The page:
As of July 9th, 2012, the CMHC no longer insures mortgages with amortizations longer than 25 years, and the products referenced on this page are no longer available. Amortizations of up to 40 years are still available for conventional, uninsured mortgages, but these mortgages require a down payment of 20% or more.
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The definition of Amortization is roughly: Paying off a debt over a period of time through payments made at regular intervals. Each payment is a blend of principal and interest. The interest portion of the payment pays the lender for the use of the money; the principal portion is directly applied to the loan balance, reducing the amount of owed at each interval or payment.
To combat the oncoming recession, in the mid 2000’s, longer amortizations were introduced by Canada’s governing agencies. These longer amortizations are helping boost mortgage activity in Canada and helping increase the number of new and pre-owned home sales across the country. People that were otherwise unable to enter the homeowner market in times past are now able to afford the payments for a house through longer amortization periods.
Longer amortizations (25+ years) are readily available and are used to make the blended payments of principal and interest much more affordable. Shorter amortizations result in the loan being paid off quicker, but at the cost of higher payments; longer amortizations result in smaller payments, but the loan is being paid off over a larger period of time. If you can handle a higher payment, you can choose to have a lower amortization (5, 10, 15 years) and will pay less interest over the life of your mortgage.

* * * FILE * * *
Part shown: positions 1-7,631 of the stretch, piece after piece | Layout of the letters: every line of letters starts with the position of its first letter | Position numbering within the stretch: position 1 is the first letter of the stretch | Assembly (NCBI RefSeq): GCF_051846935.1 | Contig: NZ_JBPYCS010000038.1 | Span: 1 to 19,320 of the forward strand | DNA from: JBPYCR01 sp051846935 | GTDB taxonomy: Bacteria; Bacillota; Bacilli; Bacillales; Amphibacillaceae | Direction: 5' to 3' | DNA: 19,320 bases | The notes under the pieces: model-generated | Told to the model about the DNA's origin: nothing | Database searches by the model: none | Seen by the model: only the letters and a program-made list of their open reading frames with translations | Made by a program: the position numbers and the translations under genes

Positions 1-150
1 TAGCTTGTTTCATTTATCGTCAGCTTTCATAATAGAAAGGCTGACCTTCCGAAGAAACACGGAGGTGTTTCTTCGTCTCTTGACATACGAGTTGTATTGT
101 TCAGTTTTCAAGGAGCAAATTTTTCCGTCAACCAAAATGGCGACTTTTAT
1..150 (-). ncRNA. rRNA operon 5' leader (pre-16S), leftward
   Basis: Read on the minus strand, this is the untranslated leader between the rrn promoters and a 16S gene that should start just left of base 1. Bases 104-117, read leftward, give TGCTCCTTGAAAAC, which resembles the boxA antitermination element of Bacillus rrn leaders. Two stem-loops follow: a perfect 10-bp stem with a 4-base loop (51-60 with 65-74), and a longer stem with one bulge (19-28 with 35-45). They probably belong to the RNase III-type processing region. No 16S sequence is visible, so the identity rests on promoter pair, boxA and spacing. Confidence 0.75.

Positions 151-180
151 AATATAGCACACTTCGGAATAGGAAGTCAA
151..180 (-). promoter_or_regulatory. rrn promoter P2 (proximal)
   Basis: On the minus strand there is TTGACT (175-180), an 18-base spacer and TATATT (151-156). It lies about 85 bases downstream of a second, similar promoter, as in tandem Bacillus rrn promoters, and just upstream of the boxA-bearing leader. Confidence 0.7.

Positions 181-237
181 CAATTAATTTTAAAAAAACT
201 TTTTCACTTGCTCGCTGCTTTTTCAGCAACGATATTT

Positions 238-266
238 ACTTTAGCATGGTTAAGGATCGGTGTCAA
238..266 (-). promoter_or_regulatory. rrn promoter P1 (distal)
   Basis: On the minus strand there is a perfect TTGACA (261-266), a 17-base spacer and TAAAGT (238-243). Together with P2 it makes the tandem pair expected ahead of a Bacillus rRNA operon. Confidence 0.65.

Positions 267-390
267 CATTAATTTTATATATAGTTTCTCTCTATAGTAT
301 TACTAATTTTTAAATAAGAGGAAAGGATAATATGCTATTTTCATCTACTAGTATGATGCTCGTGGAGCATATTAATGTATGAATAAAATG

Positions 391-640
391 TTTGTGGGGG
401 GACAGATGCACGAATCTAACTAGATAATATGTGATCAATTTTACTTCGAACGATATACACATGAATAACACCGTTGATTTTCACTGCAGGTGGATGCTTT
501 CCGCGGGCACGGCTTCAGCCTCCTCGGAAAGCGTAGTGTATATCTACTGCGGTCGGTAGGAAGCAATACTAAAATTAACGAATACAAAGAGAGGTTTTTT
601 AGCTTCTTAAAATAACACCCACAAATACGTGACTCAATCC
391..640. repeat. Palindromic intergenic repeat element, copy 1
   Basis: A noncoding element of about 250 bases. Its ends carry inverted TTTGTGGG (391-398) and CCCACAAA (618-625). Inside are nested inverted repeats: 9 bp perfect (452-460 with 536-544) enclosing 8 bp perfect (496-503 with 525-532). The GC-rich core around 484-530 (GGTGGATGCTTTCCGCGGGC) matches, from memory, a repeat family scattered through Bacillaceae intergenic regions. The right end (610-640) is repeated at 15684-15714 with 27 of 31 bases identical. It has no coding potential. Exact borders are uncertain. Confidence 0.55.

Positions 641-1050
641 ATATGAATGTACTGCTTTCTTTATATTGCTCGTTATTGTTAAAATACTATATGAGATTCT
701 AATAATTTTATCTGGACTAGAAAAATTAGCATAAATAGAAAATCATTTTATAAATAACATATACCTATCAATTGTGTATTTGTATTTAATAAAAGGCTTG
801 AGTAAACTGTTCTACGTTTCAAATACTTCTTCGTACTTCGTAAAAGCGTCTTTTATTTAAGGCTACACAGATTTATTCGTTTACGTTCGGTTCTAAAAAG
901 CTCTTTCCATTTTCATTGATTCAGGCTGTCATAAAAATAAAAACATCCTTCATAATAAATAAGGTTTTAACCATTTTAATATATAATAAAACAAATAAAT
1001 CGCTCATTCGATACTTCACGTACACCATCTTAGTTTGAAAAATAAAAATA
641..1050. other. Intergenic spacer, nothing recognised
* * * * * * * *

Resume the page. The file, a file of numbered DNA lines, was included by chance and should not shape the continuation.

Extended amortization periods are becoming more common in Canada. With the price of housing climbing every year, it is increasingly difficult for many Canadians to qualify for and afford the payments on a mortgage. Extended 30 year amortizations are requested by Canadians on a daily basis now.
The average Canadian household earns around 100,000 dollars per year. At today’s best rates, this means they can typically afford to make payments on a 25 year mortgage of, approximately, 500,000 dollars maximum. If they live in a rural area, it’s fairly easy to find suitable properties in this price range. If they live in the city though, 500,000 dollars may not be enough to find a home that suits their needs. The option of increasing their mortgage to a 30 year amortization increases the maximum amount they can afford to about 600,000 dollars, which can make all the difference when hunting for a home.
Regardless of whether you choose an extended amortization or not, most would agree that there is a place for it in the market. Extended amortizations will be a part of our economic landscape for many years to come. Alberta Equity mortgage brokers can assist you by giving you advice and offering you options when it comes to extended amortizations.
Alberta Equity has helped over 50,000 people find and qualify for the best mortgages in Canada for over ten years. We do all of the heavy lifting and ensure that you get the best mortgage rates and product features available. Apply online for a free, no obligation consultation or alternatively, view our products and services.